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Utopia and terror in contemporary American fiction

Author: Judie Newman
Publisher: New York : Routledge, 2013.
Series: Routledge transnational perspectives on American literature, 21.
Edition/Format:   book_printbook : EnglishView all editions and formats
Database:WorldCat
Summary:
"This book examines the quest for/failure of Utopia across a range of contemporary American/transnational fictions in relation to terror and globalization through authors such as Susan Choi, André Dubus, Dalia Sofer, and John Updike. While recent critical thinkers have reengaged with Utopia, the possibility of terror -- whether state or non-state, external or homegrown -- shadows Utopian imaginings. Terror and  Read more...
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Document Type: Book
All Authors / Contributors: Judie Newman
ISBN: 9780415899123 0415899125 9780203555972 020355597X
OCLC Number: 794041250
Description: xii, 181 p. ; 24 cm.
Contents: Rotten with perfection : Kim Edwards, The secrets of a fire king --
Fiction and the Unabomber : Susan Choi, A person of interest --
Blowback : André Dubus III, House of sand and fog --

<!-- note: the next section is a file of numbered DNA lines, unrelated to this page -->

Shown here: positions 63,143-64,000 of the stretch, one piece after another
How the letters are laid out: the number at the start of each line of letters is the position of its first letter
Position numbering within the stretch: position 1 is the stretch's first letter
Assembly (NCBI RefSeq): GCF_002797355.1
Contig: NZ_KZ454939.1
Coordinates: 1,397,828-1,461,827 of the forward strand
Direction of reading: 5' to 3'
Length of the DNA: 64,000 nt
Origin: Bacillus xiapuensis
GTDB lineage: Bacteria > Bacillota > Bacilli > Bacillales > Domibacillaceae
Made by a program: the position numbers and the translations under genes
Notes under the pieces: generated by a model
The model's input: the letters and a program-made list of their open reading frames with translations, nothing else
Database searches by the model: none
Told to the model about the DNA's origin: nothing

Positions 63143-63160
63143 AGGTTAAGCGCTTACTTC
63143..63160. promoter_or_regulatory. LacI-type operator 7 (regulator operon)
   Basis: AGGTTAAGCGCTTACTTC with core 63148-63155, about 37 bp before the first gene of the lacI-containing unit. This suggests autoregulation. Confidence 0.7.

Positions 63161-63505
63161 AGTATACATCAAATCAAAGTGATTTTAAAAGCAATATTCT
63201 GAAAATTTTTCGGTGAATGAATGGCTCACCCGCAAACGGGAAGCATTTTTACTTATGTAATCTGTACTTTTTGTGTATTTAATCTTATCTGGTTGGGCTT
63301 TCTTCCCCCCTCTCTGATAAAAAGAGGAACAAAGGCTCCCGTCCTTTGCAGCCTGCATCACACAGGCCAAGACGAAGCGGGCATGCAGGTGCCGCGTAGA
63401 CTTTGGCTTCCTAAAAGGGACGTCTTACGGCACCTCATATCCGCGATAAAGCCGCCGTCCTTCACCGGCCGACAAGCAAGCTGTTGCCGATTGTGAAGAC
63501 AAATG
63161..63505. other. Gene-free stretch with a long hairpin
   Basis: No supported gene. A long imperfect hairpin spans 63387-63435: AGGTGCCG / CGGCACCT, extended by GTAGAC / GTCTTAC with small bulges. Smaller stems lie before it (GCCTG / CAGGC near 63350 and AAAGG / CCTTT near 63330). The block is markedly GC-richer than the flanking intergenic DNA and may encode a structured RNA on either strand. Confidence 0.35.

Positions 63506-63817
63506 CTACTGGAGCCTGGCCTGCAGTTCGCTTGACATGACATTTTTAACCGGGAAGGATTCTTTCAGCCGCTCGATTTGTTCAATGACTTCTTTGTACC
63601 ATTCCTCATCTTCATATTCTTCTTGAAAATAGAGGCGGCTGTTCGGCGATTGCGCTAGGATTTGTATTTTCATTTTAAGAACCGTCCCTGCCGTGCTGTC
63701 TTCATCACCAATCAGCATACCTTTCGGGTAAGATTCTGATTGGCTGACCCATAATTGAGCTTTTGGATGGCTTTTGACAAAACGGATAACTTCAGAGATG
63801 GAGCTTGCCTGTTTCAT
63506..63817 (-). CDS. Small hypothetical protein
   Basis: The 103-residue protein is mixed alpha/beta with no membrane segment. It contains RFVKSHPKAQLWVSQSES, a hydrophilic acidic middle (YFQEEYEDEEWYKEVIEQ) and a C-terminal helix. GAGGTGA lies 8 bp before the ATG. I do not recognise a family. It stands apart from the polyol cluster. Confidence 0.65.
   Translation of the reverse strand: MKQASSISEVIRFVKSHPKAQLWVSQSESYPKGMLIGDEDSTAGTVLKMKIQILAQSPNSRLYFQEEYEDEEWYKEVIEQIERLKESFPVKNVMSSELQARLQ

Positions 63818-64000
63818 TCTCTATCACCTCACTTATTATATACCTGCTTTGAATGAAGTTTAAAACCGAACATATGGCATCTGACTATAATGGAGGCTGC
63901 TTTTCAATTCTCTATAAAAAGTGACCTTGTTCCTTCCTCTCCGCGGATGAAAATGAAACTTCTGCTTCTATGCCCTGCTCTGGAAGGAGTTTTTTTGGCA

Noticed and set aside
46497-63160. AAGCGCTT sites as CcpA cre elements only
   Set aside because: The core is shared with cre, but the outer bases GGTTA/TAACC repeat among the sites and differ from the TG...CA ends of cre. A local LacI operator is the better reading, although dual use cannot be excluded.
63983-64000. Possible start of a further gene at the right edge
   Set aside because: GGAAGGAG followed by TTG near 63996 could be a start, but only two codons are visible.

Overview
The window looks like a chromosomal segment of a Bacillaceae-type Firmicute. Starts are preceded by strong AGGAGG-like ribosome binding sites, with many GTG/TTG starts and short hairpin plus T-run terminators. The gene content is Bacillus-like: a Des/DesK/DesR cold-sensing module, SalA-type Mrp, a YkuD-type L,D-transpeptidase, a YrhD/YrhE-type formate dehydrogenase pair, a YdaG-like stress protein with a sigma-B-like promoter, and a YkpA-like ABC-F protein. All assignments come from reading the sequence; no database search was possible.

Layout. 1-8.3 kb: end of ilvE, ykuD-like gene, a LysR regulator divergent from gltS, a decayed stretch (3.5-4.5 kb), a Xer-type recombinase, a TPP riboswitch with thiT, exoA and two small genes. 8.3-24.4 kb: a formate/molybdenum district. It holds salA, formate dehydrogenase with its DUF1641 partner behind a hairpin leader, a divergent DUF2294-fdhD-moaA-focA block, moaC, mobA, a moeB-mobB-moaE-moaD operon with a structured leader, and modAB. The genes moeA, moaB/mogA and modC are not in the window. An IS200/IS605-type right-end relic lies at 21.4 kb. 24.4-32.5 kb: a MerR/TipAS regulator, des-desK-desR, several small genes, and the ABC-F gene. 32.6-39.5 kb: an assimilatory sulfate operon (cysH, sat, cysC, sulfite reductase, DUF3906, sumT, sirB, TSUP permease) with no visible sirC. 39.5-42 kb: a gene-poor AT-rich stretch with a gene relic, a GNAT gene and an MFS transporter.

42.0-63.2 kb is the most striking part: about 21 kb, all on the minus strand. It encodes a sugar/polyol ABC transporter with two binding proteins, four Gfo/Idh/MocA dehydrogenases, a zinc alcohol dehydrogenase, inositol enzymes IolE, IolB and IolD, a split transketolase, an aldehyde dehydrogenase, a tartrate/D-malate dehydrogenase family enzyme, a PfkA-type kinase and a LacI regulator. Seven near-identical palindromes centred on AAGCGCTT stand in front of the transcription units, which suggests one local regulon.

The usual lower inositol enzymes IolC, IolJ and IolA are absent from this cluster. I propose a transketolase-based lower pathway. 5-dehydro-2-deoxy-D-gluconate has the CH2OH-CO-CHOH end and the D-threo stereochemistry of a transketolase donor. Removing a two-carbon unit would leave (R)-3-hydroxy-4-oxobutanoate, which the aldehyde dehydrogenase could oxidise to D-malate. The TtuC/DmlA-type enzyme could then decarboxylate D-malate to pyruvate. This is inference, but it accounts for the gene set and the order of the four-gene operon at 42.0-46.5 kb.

Falling woman : André Dubus III, The garden of last days --
Pictures from a revolution : Dalia Sofer, The Septembers of Shiraz --
Updike's many worlds : local and global in Toward the end of time --
The Black Atlantic as dystopia : Bernardine Evaristo, Blonde roots --
Disaster utopias : Chitra Divakaruni, One amazing thing.
Series Title: Routledge transnational perspectives on American literature, 21.
Responsibility: Judie Newman.
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Abstract:

"This book examines the quest for/failure of Utopia across a range of contemporary American/transnational fictions in relation to terror and globalization through authors such as Susan Choi, André Dubus, Dalia Sofer, and John Updike. While recent critical thinkers have reengaged with Utopia, the possibility of terror -- whether state or non-state, external or homegrown -- shadows Utopian imaginings. Terror and Utopia are linked in fiction through the exploration of the commodification of affect, a phenomenon of a globalized world in which feelings are managed, homogenized across cultures, exaggerated, or expunged according to a dominant model. Narrative approaches to the terrorist offer a means to investigate the ways in which fiction can resist commodification of affect, and maintain a reasoned but imaginative vision of possibilities for human community. Newman explores topics such as the first American bestseller with a Muslim protagonist, the links between writer and terrorist, the work of Iranian-Jewish Americans, and the relation of race and religion to Utopian thought."--Publisher's description.

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